switch($op) {
    case 'database columns':
      return array(
        'red'   => array('type' => 'integer', ...),
        'green' => array('type' => 'integer', ...),
        'blue'  => array('type' => 'integer', ...)

Now, if I add such field, let's call it "favorite color", to my content type, my content type table would contain three new columns: field_favorite_color_red, field_favorite_color_blue and field_favorite_color_green. It would not contain field_favorite_color_value, because such a column ("value") was not defined in color_field_settings.

Similarly, the nodereference field doesn't define a "value" column. It defines "nid" instead:

function nodereference_field_settings($op, $field) {
  switch($op) {
    case 'database columns':
      $columns = array(
        'nid' => array('type' => 'int', 'not null' => TRUE, 'default' => '0'),
      return $columns;

A "value" column is defined in number_field_settings and text_field_settings.

BTW, contrary to what I've said, the Text field is not so simple: it may occupy two DB columns if an input format may be applied to the string (that is, when the "Filtered text" option is selected).

(BTW #2, in my previous comment I said you should leave only one field (in CCK terms) in the diagram for the node_data_field_X table. But this one field may occupy several DB columns (depending on its type and settings)).

KarenS’s picture

I wanted to convert some simple node types to cck to take advantage of the ability to add more fields to them. I had a couple custom types I created by copying the story.module that I wanted to convert, plus I wanted to make my basic event type into a cck event type and my basic og type into a cck type. I wanted to do all this without losing any of the data that existed. I thought I'd share the process and a php snippet that worked for me to do this. This should work for any simple content types (i.e. changing types that do not use revisions which only have a title and a body to a cck type with a single description field that will hold the body content).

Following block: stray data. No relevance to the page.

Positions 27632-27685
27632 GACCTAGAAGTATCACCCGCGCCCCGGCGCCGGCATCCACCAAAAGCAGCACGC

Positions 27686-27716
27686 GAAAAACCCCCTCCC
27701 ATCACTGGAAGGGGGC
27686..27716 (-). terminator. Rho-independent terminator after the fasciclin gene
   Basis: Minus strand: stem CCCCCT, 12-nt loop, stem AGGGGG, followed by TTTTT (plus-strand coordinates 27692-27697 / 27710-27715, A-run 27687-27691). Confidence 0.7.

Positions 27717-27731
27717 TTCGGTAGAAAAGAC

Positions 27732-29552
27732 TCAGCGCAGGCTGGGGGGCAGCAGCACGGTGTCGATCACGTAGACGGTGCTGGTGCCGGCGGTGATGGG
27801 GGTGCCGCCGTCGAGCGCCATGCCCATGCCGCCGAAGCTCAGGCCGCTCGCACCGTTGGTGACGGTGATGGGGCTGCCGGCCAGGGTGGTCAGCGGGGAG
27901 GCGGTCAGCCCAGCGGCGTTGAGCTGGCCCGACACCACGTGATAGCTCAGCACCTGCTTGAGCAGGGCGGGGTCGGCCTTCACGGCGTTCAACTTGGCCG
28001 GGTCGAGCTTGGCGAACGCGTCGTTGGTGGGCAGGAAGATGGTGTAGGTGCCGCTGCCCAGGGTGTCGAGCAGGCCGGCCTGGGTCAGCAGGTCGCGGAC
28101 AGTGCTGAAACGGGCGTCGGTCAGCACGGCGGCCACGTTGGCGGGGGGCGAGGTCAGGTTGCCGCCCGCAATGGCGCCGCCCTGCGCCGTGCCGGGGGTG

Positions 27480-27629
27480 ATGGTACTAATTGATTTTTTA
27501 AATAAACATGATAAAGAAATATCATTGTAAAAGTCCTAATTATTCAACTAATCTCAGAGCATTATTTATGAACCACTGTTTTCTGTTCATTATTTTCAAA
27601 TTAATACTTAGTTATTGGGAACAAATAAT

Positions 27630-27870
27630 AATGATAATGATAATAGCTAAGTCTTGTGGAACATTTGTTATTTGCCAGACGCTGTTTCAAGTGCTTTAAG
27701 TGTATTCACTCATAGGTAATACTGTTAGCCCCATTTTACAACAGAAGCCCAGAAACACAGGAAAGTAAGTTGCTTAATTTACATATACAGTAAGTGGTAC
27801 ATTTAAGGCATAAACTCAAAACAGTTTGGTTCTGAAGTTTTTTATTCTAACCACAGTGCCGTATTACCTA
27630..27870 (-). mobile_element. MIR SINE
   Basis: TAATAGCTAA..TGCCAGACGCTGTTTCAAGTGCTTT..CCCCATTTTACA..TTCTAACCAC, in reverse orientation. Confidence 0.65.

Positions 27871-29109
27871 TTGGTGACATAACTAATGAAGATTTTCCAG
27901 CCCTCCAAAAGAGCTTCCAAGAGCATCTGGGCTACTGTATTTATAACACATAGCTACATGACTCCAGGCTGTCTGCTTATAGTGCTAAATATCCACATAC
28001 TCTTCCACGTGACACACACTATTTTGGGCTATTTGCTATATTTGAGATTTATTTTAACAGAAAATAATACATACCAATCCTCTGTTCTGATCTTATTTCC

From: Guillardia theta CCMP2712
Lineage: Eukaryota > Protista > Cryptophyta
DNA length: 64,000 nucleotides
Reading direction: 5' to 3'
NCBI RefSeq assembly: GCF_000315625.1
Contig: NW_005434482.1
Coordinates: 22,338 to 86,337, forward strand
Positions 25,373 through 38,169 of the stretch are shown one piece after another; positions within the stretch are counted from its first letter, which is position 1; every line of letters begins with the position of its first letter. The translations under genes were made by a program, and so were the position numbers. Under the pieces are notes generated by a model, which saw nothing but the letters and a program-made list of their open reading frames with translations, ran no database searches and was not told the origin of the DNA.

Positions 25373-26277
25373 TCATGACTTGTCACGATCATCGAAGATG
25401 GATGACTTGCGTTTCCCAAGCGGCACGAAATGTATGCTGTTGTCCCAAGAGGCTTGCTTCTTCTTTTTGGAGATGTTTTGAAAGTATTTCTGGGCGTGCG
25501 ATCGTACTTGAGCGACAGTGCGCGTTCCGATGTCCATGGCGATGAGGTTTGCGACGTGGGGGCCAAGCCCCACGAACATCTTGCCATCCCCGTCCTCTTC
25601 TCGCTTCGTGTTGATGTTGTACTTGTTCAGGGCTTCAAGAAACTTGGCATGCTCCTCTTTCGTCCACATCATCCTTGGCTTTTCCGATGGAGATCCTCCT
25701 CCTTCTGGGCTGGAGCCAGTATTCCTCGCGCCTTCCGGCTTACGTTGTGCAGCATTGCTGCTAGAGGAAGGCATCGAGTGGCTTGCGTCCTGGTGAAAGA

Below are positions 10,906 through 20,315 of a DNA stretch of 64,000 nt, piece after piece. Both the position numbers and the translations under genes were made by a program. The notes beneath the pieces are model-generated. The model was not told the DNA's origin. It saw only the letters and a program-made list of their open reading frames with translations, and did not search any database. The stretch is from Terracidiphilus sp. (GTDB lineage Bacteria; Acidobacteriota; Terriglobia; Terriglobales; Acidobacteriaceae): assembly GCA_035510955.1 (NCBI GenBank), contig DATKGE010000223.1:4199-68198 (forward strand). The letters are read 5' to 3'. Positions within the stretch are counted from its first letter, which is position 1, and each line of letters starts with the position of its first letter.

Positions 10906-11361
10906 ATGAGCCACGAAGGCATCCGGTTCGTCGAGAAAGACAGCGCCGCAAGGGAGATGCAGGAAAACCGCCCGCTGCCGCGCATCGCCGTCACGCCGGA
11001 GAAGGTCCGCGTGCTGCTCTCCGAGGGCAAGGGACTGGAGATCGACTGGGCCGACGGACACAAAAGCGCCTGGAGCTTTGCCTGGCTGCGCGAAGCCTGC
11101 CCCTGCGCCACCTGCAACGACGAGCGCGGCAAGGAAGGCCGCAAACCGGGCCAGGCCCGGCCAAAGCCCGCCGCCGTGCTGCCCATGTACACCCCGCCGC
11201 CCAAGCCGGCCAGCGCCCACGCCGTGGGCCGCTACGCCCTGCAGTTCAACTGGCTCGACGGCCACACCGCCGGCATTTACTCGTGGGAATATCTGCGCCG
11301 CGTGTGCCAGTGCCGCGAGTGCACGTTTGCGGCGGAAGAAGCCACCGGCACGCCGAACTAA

1. First, create the new cck content type you want to move to (in this example, it ended up named 'content_event')
  2. CCK doesn't use the body field, so you need to add a cck text field for the body content. Give the field more than 1 line to make it a textarea instead of a textfield, and be sure to indicate that it uses filtering. Note the name of the field that is created. For my example, I created a field called 'field_description'.
  3. Create a test node to be sure that everything got set up correctly and that you can manually enter data into your new content type and that it gets saved correctly. Be sure that you get a textarea field instead of a textfield and that the filter is available for selection.
  4. Make a good backup of your database. Go ahead and make another one just in case :-)
  5. Now run the following code to change the data in the database.

Note: I can see that the code gets cut off when posted. I tried several methods of posting it and none displayed correctly, so if it's getting cut off, just pick it up from the source of this page.

  // convert another node type to a cck type
  $from_type = 'event';
  $to_type = 'content_event';

  // the name of the cck field that will hold the value of the node body
  $to_body_field = 'field_description';

  // pull up nodes with the old content type
  $results = db_query("SELECT nid, title FROM node where type='$from_type' ORDER BY nid");
  while ($arr = db_fetch_array($results)) {
    $nid = $arr['nid'];
    drupal_set_message('Converting '.$arr['nid'].': '.$arr['title']);

    // create a cck record for this node and make sure it's not a duplicate
    db_query("DELETE FROM node_".$to_type." WHERE nid=$nid");
    db_query("INSERT INTO node_".$to_type." SET nid=$nid, vid=$nid");
    // change the node type in the node table
    db_query("UPDATE node SET type='$to_type' WHERE nid=$nid");
    // move the value in node body to the cck body field
    if ($to_body_field) {
      $node = node_load($nid);
      $results2 = db_query("SELECT format, body FROM node_revisions WHERE nid=$nid");
      while ($arr2 = db_fetch_array($results2)) {
        // if there is a body value save it to new field
        if ($arr2['body'] > '') {
          $node->$to_body_field = array(
              0 => array(
                'value' => $arr2['body'],
                'format' => $arr2['format'],
          $node = node_load($nid);
          $value = $node->$to_body_field;